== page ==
Are Smoothies Good for You? The Answer May Surprise You

Touted as a healthy way to get your required fruits and veggies, this time-saving trend has the potential to cause more harm than good, which leaves us wondering, “Are smoothies good for you?”

are smoothies good for you

Are smoothies good for you? They do deliver fruit and vegetable nutrients, but at what cost?

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Mmmm, smoothies—they’re so quick, delicious, and healthy. Unless you’ve been living in a remote jungle village, you’ll have noticed the fast rise of this beloved drink. Smoothies grace the menus of restaurants, juice bars, and fast food chains around the world. You’ll even find premade versions on grocery store shelves. They’ve been touted as nutritional superstars for at least a decade; drinking them can provide us with essential nutrients found in fruits and veggies—foods many of us skimp on. Smoothies are quick to prepare and easy to transport, making them the perfect on-the-go snack. Plus, they’re delicious. But are smoothies good for you?

Upon closer examination, smoothies feature a few elements that should make us wary—namely, calories, carbohydrates, and sugar.

Diving In: Are Smoothies Healthy?

So, are smoothies good for you? Yes and no.

Smoothies offer an easy way to get valuable nutrients (e.g., vitamins B12, C, and D) that we may otherwise lack. “When they contain a balance of carbohydrate, protein, and beneficial fats from whole-food sources, smoothies can be tasty, convenient, and healthy,” says Amy Gannon, a Registered Dietitian (RD) and Licensed Dietitian (LD) at Cleveland Clinic.

That said, smoothies often contain a plethora of high-fat and high-sugar options (e.g., peanut butter, ice cream, added sugars, and fruit juices) that don’t balance out the carbohydrates from the sweets, says Gannon. What you once deemed a nutritious victory may be helping you pack on the pounds and up your risk for diabetes.

Not convinced? A 20-ounce concoction called The Hulk-Strawberry at Smoothie King provides a whopping 910 calories, 27 grams of fat, 13 grams of saturated fat and 127g of sugar. In case you’ve forgotten, our recommended daily intake of sugar is 25g for women and 36g for men. This one drink contains almost five times that. And this is the small size!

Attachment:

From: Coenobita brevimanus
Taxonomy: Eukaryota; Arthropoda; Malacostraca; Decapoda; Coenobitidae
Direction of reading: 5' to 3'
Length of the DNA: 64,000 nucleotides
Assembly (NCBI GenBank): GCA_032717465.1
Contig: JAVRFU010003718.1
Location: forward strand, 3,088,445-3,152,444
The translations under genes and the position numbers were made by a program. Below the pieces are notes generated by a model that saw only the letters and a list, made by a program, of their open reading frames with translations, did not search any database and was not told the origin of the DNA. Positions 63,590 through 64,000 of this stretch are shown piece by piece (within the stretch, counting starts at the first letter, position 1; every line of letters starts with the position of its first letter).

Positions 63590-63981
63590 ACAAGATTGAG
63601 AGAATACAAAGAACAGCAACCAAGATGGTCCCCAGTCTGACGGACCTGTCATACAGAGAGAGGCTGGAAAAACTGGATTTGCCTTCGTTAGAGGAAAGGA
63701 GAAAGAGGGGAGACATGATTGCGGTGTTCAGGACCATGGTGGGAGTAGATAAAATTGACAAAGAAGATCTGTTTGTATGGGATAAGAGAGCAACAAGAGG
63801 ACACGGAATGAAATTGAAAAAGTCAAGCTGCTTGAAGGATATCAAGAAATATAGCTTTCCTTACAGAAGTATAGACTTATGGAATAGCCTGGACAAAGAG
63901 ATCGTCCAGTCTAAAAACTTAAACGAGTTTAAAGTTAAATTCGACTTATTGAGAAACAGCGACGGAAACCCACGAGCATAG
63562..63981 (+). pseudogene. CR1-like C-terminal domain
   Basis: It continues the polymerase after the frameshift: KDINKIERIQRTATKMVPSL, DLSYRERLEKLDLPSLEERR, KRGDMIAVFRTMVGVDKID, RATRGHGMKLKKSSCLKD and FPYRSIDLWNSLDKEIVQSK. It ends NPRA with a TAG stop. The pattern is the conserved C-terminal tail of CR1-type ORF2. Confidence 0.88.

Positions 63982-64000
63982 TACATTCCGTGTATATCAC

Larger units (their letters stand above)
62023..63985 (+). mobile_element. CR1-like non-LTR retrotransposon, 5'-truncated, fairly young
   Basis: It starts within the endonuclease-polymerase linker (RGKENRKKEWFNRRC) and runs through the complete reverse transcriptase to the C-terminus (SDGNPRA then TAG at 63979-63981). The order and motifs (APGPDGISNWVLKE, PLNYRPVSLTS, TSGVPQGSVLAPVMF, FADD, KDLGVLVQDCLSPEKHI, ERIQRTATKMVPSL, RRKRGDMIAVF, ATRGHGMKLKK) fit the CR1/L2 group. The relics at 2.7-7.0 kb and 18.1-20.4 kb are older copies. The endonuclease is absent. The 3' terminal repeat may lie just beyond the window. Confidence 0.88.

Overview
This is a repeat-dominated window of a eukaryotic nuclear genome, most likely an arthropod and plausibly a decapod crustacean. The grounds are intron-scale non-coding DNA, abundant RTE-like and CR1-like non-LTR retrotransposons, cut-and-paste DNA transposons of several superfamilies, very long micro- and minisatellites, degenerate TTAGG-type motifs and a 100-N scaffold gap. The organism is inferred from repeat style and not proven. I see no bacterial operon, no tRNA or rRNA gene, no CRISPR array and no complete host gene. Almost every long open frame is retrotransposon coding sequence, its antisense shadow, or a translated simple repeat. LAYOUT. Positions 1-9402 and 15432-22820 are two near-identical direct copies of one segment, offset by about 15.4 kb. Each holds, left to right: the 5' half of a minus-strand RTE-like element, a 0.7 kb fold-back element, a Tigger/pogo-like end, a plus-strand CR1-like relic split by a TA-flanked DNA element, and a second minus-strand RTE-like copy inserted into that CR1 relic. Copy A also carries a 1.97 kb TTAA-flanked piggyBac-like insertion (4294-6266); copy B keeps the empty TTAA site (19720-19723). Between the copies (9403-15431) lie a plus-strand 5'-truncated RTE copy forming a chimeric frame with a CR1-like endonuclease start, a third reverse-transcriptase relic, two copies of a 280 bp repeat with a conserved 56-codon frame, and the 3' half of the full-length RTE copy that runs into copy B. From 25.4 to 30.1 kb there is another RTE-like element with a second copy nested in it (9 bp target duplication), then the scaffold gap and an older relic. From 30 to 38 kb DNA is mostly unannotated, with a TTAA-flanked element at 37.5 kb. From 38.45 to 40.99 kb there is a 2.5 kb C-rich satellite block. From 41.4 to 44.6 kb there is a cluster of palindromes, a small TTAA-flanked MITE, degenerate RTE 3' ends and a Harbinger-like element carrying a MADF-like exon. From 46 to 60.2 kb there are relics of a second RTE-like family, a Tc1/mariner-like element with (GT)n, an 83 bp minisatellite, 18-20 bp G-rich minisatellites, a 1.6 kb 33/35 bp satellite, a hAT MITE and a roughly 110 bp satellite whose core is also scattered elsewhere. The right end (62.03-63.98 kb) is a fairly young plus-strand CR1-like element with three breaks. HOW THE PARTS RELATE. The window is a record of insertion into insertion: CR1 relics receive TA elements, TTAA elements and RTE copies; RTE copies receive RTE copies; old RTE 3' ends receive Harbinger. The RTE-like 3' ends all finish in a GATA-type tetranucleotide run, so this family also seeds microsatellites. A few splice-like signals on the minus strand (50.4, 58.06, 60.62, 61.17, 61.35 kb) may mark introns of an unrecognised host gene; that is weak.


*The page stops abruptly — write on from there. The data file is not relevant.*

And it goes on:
are smoothies good for you

If you can’t resist smoothies, use common sense: Drink it with a straw to protect your teeth.

Smoothies Can Harm Your Teeth

A study in the journal European Archives of Paediatric Dentistry found certain smoothies to be more damaging to tooth enamel than Diet Coke. In a comparison of a mango/passion fruit smoothie, strawberry/banana smoothie and Diet Coke, researchers found the mango/passion fruit drink caused the largest amount of tooth surface loss. Diet Coke was the next-biggest culprit, followed by the strawberry/banana smoothie.

Drink your smoothie through a straw to avoid contact with your teeth. When you’ve finished, rinse your mouth with water or, better yet, brush your teeth.

Do Smoothies Help You Lose Weight?

They can, if you’re adding low-fat, low-calorie, low-sugar foods to your blender. Problem is, many of us opt for the largest size when ordering and we tend to say “yes” to unhealthy add-ons. Load your blender with fresh veggies and go easy on the sugary fruits and juices. As with all weight-loss plans, you need to combine your smoothies with a well-balanced, healthy diet and a regular exercise routine for best results.